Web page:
No matter how much people try and tell you that they are the same thing, I can assure you that they are not. Whilst both involve cooking food on a grill/bbq over wood or charcoal, etiquette, it seems, is what defines these
In the UK, a bbq is a laid back social gathering. Usually the host supplies most of the food, and you bring the booze and a pack of meat or a salad. It has a start time, but no end time, and people booze a LOT so often end up staying until the wee hours. They have the luxury of cheap taxi’s and public transport so it’s easier to drink hard spirits like they are going out of fashion. The host puts on a good spread – various meats and various side dishes. People eat a lot because they have drunk so much! People turn up if they say they are going to, even if they are really running late
We had our housewarming braai this weekend. I got up at 6.3o and started making the side dishes – we had vegetarians say that they were coming and I didn’t want them to not have any food, so I went out of my way to make a lot of sides – pasta salad, potato salad, cous cous salad, vegetable and halloumi skewers, tomato and feta parcels. Meat-wise, we had bought burgers, pork sausages, chicken drumsticks, chicken skewers, tiger prawns, boerewors and ribs. Nothing too extravagant we thought. Nothing more than we would have put on back home in London
As soon as you start cooking food at a bbq in the UK, it is gone in a flash. The host is constantly cooking and the guests are constantly eating. We couldn’t understand why no one was eating the food here that we were putting on the table. In SA apparently people wait for the host to eat too. I mean, that’s good manners, but I want everyone to have their food hot! Our friend later told us that the cook should make the first round of meat, then serve and eat something with the guests before going back to cook some more
Our braai had only just got going when the Heaven’s opened. It had been so hot 2 hours earlier that we were in the pool! That’s the thing about summer here – it often rains at around 4-5pm but then quickly passes. Well this didn’t! Rob was bbq’ing in the rain, bless him, and everyone else was camping out in the living room! The rain lasted all night. Sod’s Law
One of the South African guests commented on how we had really gone to town with the spread, and that at a braai you usually just get some boerewors and a roll. I couldn’t believe it! I have found South African’s to be such great hosts, and couldn’t imagine them not having enough food to satisfy everyone. To me, not having a wide range of food on offer would be bad form. Maybe it’s my Asian background kicking in – if you go to my aunt’s or my great aunt’s house for lunch you will need to get a wheel chair out of there as you will have eaten so much
Finally, in the UK, if you say that you are going to someones bbq, you actually attend. You know how much effort, time and money have been spent on the food preparation and whether you feel like it or not, you show your face (and usually end up staying all night and getting hammered!). We had quite a few people say that they were going to come and then not even turn up. Maybe because all they were expecting was a sausage and a roll, and to drive in the torrential rain wasn’t worth that. Maybe because we haven’t known them that long. They missed out though, as two friends made the best apple cake and chocolate cake pops ever!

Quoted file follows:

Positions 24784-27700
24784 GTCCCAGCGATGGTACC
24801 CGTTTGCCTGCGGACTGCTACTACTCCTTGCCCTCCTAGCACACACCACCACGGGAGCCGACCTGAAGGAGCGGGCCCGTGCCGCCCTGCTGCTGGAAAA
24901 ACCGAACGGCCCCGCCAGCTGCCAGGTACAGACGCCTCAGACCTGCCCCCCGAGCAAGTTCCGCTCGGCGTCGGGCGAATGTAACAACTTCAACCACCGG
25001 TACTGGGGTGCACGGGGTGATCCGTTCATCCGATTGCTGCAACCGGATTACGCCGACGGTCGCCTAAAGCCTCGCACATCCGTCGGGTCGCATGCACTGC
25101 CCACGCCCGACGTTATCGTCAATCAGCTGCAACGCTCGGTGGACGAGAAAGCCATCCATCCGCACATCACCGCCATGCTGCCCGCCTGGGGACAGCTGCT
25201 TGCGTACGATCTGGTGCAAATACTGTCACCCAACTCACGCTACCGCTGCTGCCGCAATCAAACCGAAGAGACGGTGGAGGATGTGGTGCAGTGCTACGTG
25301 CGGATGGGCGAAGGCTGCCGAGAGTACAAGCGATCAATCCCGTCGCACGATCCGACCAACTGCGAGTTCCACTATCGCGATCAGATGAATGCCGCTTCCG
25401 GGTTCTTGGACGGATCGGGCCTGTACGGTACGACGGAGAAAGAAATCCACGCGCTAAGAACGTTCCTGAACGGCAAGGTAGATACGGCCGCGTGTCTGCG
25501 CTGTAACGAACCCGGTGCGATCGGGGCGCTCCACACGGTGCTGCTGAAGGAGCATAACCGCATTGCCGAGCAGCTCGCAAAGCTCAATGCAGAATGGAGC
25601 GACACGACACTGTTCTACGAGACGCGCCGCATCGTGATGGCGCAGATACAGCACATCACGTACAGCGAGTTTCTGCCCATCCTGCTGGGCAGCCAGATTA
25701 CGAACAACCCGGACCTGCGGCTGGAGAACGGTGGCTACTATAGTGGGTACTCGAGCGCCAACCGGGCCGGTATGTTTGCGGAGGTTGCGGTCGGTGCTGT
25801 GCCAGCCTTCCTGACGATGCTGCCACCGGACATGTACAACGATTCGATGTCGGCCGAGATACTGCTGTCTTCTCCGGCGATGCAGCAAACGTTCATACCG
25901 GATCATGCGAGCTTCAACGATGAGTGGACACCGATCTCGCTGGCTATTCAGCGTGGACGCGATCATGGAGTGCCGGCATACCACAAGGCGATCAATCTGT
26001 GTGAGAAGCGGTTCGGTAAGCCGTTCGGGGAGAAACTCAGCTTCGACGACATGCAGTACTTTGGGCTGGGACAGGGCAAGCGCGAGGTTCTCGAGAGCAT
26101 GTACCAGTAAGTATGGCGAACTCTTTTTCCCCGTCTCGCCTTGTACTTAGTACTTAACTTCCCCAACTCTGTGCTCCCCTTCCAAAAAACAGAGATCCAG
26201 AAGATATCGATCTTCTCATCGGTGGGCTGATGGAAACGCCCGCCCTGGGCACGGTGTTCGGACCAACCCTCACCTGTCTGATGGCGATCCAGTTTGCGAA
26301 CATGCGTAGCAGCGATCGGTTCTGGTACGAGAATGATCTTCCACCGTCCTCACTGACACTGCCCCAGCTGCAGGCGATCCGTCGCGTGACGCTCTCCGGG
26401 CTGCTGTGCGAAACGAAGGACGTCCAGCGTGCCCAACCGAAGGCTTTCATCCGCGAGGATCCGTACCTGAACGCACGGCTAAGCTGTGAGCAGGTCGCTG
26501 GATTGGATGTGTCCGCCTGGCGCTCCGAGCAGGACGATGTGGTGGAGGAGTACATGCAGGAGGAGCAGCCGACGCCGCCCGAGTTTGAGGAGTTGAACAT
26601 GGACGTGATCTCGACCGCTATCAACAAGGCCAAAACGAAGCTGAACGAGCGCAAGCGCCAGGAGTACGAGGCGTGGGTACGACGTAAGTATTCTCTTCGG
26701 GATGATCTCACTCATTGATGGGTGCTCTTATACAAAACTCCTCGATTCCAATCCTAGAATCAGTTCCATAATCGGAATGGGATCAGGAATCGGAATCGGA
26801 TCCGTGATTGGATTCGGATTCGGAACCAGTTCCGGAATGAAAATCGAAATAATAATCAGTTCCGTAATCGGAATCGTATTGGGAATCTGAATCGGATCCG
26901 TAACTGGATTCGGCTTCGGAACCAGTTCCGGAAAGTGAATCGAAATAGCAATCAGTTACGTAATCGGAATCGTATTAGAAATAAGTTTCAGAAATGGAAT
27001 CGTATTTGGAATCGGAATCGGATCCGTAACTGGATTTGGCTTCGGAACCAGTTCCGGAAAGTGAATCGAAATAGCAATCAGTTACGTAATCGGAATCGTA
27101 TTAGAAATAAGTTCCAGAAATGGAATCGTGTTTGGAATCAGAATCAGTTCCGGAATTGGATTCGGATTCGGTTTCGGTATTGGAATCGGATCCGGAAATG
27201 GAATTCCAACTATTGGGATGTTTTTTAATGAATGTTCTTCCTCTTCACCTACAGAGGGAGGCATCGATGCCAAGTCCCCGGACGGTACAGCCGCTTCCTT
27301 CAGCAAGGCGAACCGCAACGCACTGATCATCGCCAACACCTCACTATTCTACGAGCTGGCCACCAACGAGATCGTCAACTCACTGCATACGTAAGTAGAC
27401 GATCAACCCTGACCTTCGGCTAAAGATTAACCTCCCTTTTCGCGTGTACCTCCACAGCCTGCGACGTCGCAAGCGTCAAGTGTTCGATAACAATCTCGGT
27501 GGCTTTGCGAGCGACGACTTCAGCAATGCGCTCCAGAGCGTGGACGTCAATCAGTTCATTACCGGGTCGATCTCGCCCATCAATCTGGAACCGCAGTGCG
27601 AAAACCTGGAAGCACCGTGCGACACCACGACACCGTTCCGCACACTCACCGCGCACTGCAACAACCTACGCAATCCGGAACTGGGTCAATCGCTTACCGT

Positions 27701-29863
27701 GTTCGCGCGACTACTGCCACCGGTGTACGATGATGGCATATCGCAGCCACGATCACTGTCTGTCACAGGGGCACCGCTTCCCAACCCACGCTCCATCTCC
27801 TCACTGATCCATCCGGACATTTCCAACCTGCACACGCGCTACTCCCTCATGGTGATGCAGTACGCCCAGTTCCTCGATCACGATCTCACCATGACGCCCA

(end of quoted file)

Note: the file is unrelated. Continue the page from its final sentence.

Our braai was a valuable lesson:
Don’t make enough food for everyone that says they are attending. Inevitably some people can’t make it on the day, but it seems if you don’t have the terribly British sense of obligation, you feel OK with not rocking up without a phone call
Don’t go out of your way to cater for special diets as they may not attend. None of the vegetarians turned up at mine, and we had bought a lot of soft drinks for the non-drinkers, who also didn’t turn up!
Have your braai at lunch time, even if it means that your incredibly fair skinned boyfriend is going to burn to a crisp. Suck it up and break out that factor 60, as come 4pm there is a real threat of a thunderstorm so a braai with a later start is going to wash out
Don’t bother with hard liquor as a lot of people have to drive home (there’s no reliable transport other than your own car here). People like beer, cider (Savannah mmmmm) and white/rose wine. You can indeed break out the red wine in the evening once it is cool enough to do so, but who wants to drink that in 35 degree heat……..
Have a lot of soft drinks available. People need to drive!
Eat with your guests and then go back to the grill – there’s no cooking it all at once and then chilling out here, but then that is beneficial for latecomers as they still get hot food
Even if you have left over food, it won’t go to waste. We don’t throw food away here unless it is bad. We give it to the car guards across the road, or the homeless guys begging at the lights
We had the most thoughtful gift from one of our guests – our friend Laura bought us breakfast for the following morning as we would be hungover and not want to sort ourselves out! Fresh croissants, ham, cheese and jam. Best idea ever! Thanks Laura!